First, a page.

The Irish connection to an illustrious wine family in Bordeaux

Lilian Sartorius Barton traces her Bordeaux roots back to 1725, when her family moved there from Ireland

Lilian Sartorius Barton is the ninth generation of the Barton family to live and work in Bordeaux. The family relocated there in 1725, but have always maintained a close connection with Ireland. Originally proprietors of the négociant house of Barton & Guestier, today the family own Château Léoville Barton and Château Langoa Barton, two of the finest properties in Saint-Julien, one of the leading communes in the Médoc.

These were purchased by Hugh Barton in the early 19th century, and have the longest ownership by the same family of any of the leading properties in Bordeaux. A more recent acquisition is Château Mauvesin-Barton in Moulis.

Under the tenure of Sir Anthony Barton, the seventh generation of Barton to be born in Straffan House in Co Kildare, the wines from both Châteaux, as well as La Réserve de Léoville-Barton (the second wine of Léoville) gained a huge following in Ireland. Barton disliked the idea of wine as an investment and always offered his wines at very reasonable prices compared to those of his peers.

He also disdained the over-ripe, high alcohol wines that were fashionable with others, preferring wines with elegance and restraint. Both properties were classified as Grands Crus Classés in 1855. Lêoville is officially a second growth and Langoa a third growth, but these days both are of equal quality. The two chateaux are located on opposite sides of the same road.


Chateaux Léoville and Langoa Barton are made using a traditional Médoc blend of roughly 70 per cent cabernet sauvignon, 20 per cent merlot and 10 per cent cabernet franc. The wines have classic Saint-Julien flavours of blackcurrant, cassis, lead pencil, cedar and tobacco. They are made to last.

Sir Anthony died in 2022 at the age of 92. Lilian Sartorius Barton, her husband Michel and two children now run the family business. When I speak to Lilian, the 2023 harvest has just finished. She is reluctant to be drawn on the quality of the vintage. “We have been pretty busy as ever. I think it’s going to be good; the grapes are of good quality, but it will take a while to decipher it all. Generally speaking, we are very happy. It will be better than the last few years and we will have better volumes too.”

She is looking forward to her forthcoming trip to Ireland, where she will co-host a dinner in the K Club in Straffan House. “I always enjoy coming over. I haven’t been for ages. It’s always such good fun in Ireland. It is relaxed and very enjoyable every time. My father and his brother were both born in Straffan, and I am so happy that Lisa [O’Doherty, head sommelier at the K Club] and the new owner are keeping the connection going, and building a great wine cellar too,” she says.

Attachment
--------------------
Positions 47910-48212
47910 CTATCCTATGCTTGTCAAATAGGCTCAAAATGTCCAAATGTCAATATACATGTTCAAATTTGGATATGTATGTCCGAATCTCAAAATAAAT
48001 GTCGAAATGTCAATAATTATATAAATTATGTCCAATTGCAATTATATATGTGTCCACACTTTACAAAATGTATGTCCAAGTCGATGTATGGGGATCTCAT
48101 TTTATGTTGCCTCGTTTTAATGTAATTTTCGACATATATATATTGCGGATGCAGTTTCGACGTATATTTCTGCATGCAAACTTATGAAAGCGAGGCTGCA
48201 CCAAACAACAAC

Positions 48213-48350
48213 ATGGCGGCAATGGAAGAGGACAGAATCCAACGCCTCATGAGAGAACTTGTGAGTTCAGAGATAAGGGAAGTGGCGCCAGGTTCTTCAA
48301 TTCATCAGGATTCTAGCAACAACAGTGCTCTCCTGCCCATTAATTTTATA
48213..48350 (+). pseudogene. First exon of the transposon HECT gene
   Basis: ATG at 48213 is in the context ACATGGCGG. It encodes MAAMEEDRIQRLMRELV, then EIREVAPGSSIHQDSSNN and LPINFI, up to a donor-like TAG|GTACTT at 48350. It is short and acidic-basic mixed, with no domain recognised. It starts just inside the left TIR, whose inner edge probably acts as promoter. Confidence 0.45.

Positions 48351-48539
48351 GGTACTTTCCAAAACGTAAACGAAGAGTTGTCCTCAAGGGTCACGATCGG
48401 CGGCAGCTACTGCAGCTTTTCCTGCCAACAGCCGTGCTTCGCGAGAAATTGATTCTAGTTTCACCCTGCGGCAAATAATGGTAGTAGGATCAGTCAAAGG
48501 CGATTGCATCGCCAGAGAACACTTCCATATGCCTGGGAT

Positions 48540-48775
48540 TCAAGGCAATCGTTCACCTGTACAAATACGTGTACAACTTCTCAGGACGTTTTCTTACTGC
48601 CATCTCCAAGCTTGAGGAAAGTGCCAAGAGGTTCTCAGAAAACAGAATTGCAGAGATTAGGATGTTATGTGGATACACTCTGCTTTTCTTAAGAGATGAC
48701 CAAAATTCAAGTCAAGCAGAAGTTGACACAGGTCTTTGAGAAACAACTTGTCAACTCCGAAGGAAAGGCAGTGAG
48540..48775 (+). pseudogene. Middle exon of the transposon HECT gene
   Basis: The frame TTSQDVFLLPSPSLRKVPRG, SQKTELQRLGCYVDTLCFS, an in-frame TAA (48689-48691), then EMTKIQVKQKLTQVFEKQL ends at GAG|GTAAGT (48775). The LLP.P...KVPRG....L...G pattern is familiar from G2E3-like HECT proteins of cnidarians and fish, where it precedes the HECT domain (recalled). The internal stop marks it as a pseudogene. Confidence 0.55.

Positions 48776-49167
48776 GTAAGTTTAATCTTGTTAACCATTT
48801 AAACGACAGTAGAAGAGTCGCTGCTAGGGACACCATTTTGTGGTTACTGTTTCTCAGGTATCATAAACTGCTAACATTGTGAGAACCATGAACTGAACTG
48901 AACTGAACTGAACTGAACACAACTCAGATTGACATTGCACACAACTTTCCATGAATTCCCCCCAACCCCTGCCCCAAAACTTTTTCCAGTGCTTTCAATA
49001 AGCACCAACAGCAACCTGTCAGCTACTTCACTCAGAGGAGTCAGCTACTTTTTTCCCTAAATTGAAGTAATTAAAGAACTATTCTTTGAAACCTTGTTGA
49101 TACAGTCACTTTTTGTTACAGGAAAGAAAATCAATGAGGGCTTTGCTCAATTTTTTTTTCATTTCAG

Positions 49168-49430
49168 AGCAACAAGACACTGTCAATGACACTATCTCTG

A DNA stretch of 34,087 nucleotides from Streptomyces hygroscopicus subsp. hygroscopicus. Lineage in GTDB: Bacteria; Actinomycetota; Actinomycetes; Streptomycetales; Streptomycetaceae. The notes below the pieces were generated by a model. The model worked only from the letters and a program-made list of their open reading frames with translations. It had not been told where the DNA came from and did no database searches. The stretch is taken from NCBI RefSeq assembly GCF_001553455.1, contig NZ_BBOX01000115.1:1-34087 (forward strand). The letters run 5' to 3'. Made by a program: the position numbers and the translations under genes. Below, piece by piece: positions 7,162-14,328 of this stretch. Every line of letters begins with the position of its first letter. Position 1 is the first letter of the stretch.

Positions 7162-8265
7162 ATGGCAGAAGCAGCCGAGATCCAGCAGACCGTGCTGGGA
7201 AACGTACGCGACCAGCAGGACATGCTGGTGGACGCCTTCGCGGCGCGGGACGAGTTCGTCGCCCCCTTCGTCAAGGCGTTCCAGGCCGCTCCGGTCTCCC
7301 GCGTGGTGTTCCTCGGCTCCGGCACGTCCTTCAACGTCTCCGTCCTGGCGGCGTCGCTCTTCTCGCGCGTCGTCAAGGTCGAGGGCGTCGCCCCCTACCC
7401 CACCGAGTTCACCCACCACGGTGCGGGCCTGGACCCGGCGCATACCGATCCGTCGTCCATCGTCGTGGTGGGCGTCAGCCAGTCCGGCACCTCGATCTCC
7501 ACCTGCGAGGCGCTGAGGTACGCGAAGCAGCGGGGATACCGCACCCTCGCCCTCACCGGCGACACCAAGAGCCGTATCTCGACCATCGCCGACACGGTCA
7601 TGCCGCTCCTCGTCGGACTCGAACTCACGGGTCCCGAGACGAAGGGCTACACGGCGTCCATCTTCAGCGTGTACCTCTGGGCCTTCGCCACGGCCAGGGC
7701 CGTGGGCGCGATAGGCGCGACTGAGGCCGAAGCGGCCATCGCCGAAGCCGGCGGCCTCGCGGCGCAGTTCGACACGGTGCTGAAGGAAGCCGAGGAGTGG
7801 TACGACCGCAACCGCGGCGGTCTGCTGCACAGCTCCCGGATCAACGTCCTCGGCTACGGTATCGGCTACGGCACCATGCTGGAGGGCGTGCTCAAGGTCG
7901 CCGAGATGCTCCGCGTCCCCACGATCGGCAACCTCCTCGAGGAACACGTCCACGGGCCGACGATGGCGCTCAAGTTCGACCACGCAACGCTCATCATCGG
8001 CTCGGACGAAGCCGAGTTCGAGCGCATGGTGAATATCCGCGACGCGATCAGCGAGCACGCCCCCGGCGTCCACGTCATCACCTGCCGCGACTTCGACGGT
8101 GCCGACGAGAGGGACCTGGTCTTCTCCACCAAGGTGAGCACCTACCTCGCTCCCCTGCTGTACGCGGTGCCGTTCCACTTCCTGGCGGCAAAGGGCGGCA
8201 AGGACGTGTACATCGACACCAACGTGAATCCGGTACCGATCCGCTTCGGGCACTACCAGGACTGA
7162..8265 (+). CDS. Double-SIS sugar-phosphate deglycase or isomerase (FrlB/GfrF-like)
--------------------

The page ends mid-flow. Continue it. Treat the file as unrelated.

We spent four years doing a lot to get the cellars in order. The vines will take a bit longer, pulling some up and replanting, but we are very happy with the way things are going

—  Lilian Sartorius Barton on Mauvesin

“I have never slept at Straffan House before, so this will be a first. When I stayed with my grandparents in the glebe house I used to come up for a peep, so it will be nice to spend some more time there. My grandparents are buried in Straffan. In fact, I think my family built the church there. Certainly, I have many diverse relations buried there. My grandmother was a Lilian, hence my name.”

The Irish connection continued in 2015, when the Château joined with Irish distillers Midleton Distillery and wine and spirit merchants Mitchell & Son to create a Green Spot Single Pot Still Irish whiskey, finished in casks used to mature Château Léoville Barton.

The next generation of Bartons are already working in the family business. Daughter Mélanie, the first Barton to qualify as a winemaker, spent five years gaining work experience in various places around the world. She is in charge at Mauvesin, whose wine improves every year. “We spent four years doing a lot to get the cellars in order. The vines will take a bit longer, pulling some up and replanting,” Lilian says, “but we are very happy with the way things are going.” Damien, the youngest child, has a business and commercial schooling as well as two years studying viticulture. He is working hard on sustainability and now looks after Langoa – “we separated the two properties”.

Lilian Barton and K Club head sommelier Lisa O’Doherty will co-host a dinner on November 10th in the K Club. Following a Champagne reception in the Garden Room guests will enjoy a five-course gala dinner in The Barton restaurant, with each dish matched with various wines from Château Léoville Barton. See